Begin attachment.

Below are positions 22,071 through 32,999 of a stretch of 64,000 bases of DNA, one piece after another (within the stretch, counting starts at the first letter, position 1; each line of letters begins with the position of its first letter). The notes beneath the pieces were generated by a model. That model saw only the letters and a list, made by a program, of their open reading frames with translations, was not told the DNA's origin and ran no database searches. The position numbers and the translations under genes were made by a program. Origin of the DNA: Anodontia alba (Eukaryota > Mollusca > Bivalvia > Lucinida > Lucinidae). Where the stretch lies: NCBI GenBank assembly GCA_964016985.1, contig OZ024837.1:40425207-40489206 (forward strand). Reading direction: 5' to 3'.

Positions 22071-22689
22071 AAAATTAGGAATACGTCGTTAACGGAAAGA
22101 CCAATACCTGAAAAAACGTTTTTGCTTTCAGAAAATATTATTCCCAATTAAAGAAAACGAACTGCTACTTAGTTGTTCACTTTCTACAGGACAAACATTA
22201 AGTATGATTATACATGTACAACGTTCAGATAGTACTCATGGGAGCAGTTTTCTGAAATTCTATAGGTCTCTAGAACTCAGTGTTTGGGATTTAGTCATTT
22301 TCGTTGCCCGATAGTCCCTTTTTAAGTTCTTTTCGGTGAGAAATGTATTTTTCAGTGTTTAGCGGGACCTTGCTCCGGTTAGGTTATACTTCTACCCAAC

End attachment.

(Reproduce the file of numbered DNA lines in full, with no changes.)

Below are positions 22,071 through 32,999 of a stretch of 64,000 bases of DNA, one piece after another (within the stretch, counting starts at the first letter, position 1; each line of letters begins with the position of its first letter). The notes beneath the pieces were generated by a model. That model saw only the letters and a list, made by a program, of their open reading frames with translations, was not told the DNA's origin and ran no database searches. The position numbers and the translations under genes were made by a program. Origin of the DNA: Anodontia alba (Eukaryota > Mollusca > Bivalvia > Lucinida > Lucinidae). Where the stretch lies: NCBI GenBank assembly GCA_964016985.1, contig OZ024837.1:40425207-40489206 (forward strand). Reading direction: 5' to 3'.

Positions 22071-22689
22071 AAAATTAGGAATACGTCGTTAACGGAAAGA
22101 CCAATACCTGAAAAAACGTTTTTGCTTTCAGAAAATATTATTCCCAATTAAAGAAAACGAACTGCTACTTAGTTGTTCACTTTCTACAGGACAAACATTA
22201 AGTATGATTATACATGTACAACGTTCAGATAGTACTCATGGGAGCAGTTTTCTGAAATTCTATAGGTCTCTAGAACTCAGTGTTTGGGATTTAGTCATTT
22301 TCGTTGCCCGATAGTCCCTTTTTAAGTTCTTTTCGGTGAGAAATGTATTTTTCAGTGTTTAGCGGGACCTTGCTCCGGTTAGGTTATACTTCTACCCAAC